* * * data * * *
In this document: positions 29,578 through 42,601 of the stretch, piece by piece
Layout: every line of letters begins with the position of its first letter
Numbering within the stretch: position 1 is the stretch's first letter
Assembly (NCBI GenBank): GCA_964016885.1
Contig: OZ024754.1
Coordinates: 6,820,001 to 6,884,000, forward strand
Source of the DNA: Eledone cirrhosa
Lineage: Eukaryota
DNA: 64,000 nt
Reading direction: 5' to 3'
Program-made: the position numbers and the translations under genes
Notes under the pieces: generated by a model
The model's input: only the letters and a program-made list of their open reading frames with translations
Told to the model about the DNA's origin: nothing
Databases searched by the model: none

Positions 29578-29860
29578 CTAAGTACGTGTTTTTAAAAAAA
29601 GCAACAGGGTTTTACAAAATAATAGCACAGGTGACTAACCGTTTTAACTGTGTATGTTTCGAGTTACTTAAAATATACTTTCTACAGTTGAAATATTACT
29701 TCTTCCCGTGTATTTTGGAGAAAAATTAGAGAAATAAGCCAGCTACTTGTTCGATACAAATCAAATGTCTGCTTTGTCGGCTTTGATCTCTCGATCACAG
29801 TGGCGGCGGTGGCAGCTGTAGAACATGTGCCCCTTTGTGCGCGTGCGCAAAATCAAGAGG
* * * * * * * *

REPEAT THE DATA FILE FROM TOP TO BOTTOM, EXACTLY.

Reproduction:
In this document: positions 29,578 through 42,601 of the stretch, piece by piece
Layout: every line of letters begins with the position of its first letter
Numbering within the stretch: position 1 is the stretch's first letter
Assembly (NCBI GenBank): GCA_964016885.1
Contig: OZ024754.1
Coordinates: 6,820,001 to 6,884,000, forward strand
Source of the DNA: Eledone cirrhosa
Lineage: Eukaryota
DNA: 64,000 nt
Reading direction: 5' to 3'
Program-made: the position numbers and the translations under genes
Notes under the pieces: generated by a model
The model's input: only the letters and a program-made list of their open reading frames with translations
Told to the model about the DNA's origin: nothing
Databases searched by the model: none

Positions 29578-29860
29578 CTAAGTACGTGTTTTTAAAAAAA
29601 GCAACAGGGTTTTACAAAATAATAGCACAGGTGACTAACCGTTTTAACTGTGTATGTTTCGAGTTACTTAAAATATACTTTCTACAGTTGAAATATTACT
29701 TCTTCCCGTGTATTTTGGAGAAAAATTAGAGAAATAAGCCAGCTACTTGTTCGATACAAATCAAATGTCTGCTTTGTCGGCTTTGATCTCTCGATCACAG
29801 TGGCGGCGGTGGCAGCTGTAGAACATGTGCCCCTTTGTGCGCGTGCGCAAAATCAAGAGG